possess endowments almost throughout the Presidency and even
beyond it, are now in a neglected condition.
Ahraura.-Town in the Chunar tahsil of Mirzapur District, United
Provinces, situated in 25° I' N. and 83° 3' E., 12 miles south-east of
Chunar. Population (I901), 11,328. Ahraura was formerly an impor-
tant trade centre, being the most southerly limit of cart traffic on the
road from the railway to the south of the District and to Surguja State.
Besides the through trade, which has fallen off owing to the establish-
ment of other markets, there are local industries in sugar-making and
the manufacture of lacquered toys. Tasar or wild silk was formerly
woven here; but this industry is almost extinct, though silk thread is
still made. The town contains a dispensary and two schools. It is
administered under Act XX of 1856, with an income of about Rs. 4,000.
A short distance away, in the village of Belkhara, is an inscription of Lak-
hana Deva, the last king of Kanauj, which, though dated in II96, com-
pletely ignores the conquest by the Muhammadans a few years earlier 1.
Ai.-A river of Assam, which rises in Bhutan and has a tortuous
easterly course through Goalpara District, till it falls into the MANAS.
Its principal tributaries are the Buri Ai and Kanamukra, both of
which join it on the left bank. For the greater part of its course the Ai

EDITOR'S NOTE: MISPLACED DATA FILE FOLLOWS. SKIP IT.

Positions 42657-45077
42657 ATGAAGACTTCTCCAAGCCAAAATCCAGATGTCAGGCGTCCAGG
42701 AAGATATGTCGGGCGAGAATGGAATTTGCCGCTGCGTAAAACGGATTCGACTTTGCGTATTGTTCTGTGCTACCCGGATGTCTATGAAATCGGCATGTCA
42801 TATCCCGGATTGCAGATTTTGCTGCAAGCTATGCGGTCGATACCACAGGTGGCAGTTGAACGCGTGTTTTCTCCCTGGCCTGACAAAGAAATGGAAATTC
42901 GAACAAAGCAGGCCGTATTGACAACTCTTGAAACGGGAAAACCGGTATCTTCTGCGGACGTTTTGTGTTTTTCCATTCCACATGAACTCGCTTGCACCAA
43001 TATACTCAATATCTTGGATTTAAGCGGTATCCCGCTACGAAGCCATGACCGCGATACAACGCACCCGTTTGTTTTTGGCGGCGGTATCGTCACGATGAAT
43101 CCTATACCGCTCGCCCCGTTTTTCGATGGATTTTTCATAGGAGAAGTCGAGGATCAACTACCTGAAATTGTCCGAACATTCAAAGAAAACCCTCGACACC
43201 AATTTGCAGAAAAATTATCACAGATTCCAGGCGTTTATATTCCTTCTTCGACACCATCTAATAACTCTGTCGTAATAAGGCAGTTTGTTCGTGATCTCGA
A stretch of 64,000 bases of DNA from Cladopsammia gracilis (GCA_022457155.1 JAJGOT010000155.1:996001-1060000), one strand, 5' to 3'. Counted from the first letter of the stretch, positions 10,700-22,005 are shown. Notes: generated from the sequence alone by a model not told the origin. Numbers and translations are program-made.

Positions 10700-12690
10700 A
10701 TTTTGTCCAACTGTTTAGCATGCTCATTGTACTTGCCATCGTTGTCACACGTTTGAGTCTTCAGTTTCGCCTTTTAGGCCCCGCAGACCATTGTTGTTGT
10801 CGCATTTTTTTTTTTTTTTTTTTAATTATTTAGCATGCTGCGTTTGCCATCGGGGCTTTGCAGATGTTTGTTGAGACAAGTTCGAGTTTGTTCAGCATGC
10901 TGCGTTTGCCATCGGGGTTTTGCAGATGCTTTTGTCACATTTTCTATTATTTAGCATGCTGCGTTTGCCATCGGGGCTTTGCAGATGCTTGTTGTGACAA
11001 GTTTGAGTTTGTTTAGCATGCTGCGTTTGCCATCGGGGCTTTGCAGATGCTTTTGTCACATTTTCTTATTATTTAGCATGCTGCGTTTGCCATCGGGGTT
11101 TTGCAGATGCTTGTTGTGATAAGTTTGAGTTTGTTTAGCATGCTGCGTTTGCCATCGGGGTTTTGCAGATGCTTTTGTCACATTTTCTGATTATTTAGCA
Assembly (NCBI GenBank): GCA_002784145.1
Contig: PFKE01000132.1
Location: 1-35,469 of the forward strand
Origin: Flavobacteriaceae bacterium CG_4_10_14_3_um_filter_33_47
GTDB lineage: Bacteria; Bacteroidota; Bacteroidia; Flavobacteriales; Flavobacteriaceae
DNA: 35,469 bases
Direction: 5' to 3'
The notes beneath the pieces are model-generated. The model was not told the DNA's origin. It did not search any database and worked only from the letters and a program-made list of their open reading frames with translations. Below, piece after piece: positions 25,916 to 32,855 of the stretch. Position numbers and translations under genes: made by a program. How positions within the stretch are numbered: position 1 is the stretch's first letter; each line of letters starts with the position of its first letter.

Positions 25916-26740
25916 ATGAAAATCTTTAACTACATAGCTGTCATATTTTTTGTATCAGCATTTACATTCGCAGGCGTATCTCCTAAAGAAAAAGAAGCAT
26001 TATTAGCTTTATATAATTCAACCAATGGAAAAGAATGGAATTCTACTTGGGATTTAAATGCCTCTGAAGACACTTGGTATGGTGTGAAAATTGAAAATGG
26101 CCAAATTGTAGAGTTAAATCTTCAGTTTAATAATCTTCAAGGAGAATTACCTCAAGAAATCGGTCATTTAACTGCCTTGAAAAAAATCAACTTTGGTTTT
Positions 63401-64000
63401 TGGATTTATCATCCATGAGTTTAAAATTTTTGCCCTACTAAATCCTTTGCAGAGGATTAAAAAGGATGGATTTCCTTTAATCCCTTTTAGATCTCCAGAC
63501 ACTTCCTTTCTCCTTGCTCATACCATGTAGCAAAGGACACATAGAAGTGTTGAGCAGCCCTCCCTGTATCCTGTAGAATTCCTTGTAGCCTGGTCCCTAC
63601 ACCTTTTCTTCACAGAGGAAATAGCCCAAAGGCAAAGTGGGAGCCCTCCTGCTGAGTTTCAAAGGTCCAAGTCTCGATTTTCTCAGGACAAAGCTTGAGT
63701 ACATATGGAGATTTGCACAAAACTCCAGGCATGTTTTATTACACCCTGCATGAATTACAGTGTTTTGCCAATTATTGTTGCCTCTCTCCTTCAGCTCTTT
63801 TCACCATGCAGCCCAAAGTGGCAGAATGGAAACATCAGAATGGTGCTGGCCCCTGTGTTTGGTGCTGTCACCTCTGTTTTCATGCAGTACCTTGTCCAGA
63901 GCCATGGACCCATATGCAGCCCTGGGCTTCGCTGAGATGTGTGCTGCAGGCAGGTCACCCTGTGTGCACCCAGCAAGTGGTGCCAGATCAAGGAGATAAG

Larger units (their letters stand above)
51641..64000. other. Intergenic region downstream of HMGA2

flows through jungle land; but it is used for the export of rice, mustard,
thatching-grass, and timber, and is one of the routes by which articles of
merchandise are conveyed into the interior. Boats of 4 tons burthen
can proceed as far as Kollagaon in the rainy and Chamugaon in the dry
season. The river, which is 95 miles in length, is nowhere bridged,
but is crossed by ferries in four places.
Aihole.-Village in Bijapur District, Bombay. See AIVALLI.
Aijal Subdivision.-Subdivision of the Lushai Hills District,
Eastern Bengal and Assam, lying between 23z ' and 24° I9' N. and 920 I6t
and 93° 26' E., with an area of 4,701 square miles. The population in
I90o, the first year in which a Census was taken, was 52,936, living
in 125 villages. The head-quarters of the District are situated at AIJAL.
Aijal Village.-Head-quarters of the Lushai Hills District, Eastern
Bengal and Assam, situated in 23° 44' N. and 920 44' E., on
the top of a narrow ridge about 3,500 feet above the sea. It is con-
nected by a bridle-path with Silchar, I20 miles distant; but stores are
usually brought up the Dhaleswari river to Sairang, only 13 miles from
Aijal. The station was established in 1890, and in I901 had a popu-
lation of 2,325. The rainfall (80 inches) is not excessive for Assam,
and the climate is cool and pleasant. Aijal is the head-quarters of the
Superintendent and his staff, and of a military police battalion under
a European commandant. There is a jail with accommodation for
thirteen prisoners, and a hospital with thirty-four beds. For some time
Cunningham, Archaeological Survey Reports, vol. xi, p. 128.